United Airlines Pet Safe Service:
Is It Safe for Your Pet?

By Marianne Schwab | Best Travel Deals Tips Blog

If you ever need to transport a pet, United Airlines Pet Safe service is one option available to you, but is it safe for your pet?  This isn't my typical blog post, but it's an important topic involving an airline and using them for pet transportation. 

Eleven years ago this coming fall I adopted a Norwegian Forest Cat from a breeder in Michigan.  Now since I live in Los Angeles, the only way to get the kitten to me in L.A. was to either fly to Detroit and bring him back with me on the plane or use Delta's Pet First service that the breeder recommended.  The pets fly in a pressurized area of cargo with this service and the breeder said she regularly used this service to ship kittens to Tokyo.  I was very happy with Delta and my kitten, Riley, arrived safely and with no hiccups.  Here is a photo of Riley today (below).

Now, before this turns into an ugly discussion about adopting a cat from a breeder, let me clarify that every cat I've ever adopted was a rescue of sorts, but when I lost Murphy, a Norwegian Forest Cat (also known as NFCs or wegies) that I had rescued, to cancer -- adopting a "Murphy, Jr." helped heal my heart.  Also, wegies are a breed that originated thousands of years ago and even accompanied the Vikings in their travels throughout Europe. The breed developed on its own in the cold climate of Northern Europe, which led to its profuse, double coat.  They are not engineered by man, but reputable breeders around the world work with love and passion to preserve this breed from extinction.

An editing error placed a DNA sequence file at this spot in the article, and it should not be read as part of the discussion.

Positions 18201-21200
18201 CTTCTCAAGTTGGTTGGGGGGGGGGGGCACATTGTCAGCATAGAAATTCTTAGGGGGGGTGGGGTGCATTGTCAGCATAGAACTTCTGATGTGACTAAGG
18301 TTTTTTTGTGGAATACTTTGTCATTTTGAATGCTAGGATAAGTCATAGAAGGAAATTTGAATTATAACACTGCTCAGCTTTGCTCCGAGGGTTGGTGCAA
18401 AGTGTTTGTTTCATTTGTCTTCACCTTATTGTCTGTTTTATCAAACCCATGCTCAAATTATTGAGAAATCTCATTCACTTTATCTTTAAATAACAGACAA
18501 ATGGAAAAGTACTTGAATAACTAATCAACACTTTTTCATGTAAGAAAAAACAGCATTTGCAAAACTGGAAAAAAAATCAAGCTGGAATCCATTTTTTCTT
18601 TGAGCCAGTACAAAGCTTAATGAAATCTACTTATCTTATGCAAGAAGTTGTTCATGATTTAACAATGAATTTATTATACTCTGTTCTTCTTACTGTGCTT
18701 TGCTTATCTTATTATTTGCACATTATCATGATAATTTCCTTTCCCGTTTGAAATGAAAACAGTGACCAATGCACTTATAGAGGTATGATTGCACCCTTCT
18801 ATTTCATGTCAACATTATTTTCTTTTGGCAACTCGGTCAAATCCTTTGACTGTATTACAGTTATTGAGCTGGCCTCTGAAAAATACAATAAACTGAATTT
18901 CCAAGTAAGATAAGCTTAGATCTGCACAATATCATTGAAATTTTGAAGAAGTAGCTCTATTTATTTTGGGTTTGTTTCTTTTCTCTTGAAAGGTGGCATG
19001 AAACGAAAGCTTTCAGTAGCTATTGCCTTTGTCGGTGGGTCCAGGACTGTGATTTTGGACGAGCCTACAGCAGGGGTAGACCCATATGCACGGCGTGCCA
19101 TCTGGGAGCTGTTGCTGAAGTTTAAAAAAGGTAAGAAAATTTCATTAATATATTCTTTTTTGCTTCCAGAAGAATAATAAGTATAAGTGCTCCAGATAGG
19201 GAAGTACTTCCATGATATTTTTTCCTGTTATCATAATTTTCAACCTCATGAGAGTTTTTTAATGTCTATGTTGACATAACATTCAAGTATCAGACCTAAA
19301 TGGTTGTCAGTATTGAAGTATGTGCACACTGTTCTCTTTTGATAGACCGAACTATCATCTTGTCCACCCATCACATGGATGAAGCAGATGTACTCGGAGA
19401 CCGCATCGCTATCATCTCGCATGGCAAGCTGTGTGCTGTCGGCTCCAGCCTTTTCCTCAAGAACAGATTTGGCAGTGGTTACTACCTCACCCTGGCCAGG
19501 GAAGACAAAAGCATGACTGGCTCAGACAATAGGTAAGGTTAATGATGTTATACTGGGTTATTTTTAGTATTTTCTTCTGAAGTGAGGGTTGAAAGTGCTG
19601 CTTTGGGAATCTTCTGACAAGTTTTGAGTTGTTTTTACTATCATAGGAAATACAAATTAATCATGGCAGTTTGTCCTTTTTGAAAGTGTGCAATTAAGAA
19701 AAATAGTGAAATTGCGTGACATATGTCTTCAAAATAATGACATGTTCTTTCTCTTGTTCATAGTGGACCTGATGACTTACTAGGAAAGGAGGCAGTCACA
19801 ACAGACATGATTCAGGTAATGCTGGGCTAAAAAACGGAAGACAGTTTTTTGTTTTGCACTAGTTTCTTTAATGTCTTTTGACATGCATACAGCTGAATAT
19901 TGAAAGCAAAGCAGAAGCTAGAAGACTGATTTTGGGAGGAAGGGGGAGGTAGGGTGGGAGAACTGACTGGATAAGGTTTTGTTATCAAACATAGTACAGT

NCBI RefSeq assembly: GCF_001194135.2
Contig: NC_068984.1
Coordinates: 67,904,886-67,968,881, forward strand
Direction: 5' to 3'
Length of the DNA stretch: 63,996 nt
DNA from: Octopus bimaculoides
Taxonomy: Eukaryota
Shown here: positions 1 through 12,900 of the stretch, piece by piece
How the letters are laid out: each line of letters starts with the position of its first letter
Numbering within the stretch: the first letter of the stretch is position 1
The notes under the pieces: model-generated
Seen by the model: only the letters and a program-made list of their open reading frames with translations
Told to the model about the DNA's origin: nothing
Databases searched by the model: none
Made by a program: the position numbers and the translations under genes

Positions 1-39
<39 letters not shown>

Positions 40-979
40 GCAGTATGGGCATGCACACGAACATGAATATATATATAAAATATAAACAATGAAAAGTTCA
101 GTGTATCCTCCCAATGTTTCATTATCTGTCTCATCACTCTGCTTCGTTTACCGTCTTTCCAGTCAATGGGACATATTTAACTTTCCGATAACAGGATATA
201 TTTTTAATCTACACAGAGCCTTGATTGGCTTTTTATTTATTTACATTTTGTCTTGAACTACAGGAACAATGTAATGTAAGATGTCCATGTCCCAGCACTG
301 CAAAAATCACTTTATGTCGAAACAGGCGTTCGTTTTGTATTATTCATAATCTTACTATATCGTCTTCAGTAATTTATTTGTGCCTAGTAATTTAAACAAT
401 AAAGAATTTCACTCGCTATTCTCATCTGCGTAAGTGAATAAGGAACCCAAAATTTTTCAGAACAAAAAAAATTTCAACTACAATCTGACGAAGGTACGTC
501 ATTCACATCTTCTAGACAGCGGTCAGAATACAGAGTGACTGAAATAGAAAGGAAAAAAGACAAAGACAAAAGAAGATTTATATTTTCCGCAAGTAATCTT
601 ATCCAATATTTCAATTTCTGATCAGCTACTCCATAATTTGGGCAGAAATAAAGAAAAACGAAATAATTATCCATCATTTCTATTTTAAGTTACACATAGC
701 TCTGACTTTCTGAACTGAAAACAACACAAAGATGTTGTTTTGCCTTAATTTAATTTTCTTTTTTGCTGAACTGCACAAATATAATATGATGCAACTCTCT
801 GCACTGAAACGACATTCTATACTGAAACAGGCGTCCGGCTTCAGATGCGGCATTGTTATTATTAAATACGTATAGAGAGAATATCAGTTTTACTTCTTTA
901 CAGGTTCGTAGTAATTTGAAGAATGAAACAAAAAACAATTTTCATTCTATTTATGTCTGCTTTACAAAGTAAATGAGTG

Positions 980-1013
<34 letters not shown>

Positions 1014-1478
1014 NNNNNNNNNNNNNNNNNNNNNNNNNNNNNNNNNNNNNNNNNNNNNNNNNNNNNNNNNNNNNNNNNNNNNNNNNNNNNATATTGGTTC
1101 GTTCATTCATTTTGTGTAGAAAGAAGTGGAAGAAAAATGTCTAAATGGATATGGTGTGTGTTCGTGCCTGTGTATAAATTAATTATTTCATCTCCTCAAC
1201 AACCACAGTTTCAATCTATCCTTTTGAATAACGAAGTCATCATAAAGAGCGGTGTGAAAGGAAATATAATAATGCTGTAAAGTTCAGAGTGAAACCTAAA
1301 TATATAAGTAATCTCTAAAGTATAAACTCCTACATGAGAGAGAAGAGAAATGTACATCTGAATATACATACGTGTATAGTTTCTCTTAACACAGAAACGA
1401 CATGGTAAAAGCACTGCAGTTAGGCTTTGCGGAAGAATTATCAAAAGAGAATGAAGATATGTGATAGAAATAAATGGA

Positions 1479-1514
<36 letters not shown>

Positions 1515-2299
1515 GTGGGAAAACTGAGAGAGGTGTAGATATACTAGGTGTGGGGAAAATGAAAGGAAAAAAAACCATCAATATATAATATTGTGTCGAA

I'm connected with a wonderful group of wegie owners and breeders on Facebook and that is how I heard of this story.  I'm simply sharing the press release and the photo of the kitten.  I understand that these types of situations don't happen "every day," but all airlines need to be accountable and responsible when they provide these types of services.

This is from Facebook United Airlines Wall of Shame.

July 30, 2013
Buckeye, AZ


by Iris Zinck

United Airlines claims that its PetSafe animal transport program is “award-winning” and the “premier program in the industry.” That’s one of the reasons Alice Wright, a local breeder of purebred Siberian cats, opted to use United to ship one of her kittens to a breeder in Hong Kong this weekend – only to have the animal disappear inside United’s cargo computer system and be stuck in a carrier without care for nearly three days.

Alice dutifully delivered the kitten (named “Sheldon” after Big Bang Theory character Dr. Sheldon Cooper) to United Airlines Cargo in Phoenix on Sunday, July 28th, 2 hours prior to flight time as per the airline’s requirement. She was expecting him to be transported to Newark’s Liberty Airport for the long trip to Hong Kong, where new owner Jackie Tang was awaiting him.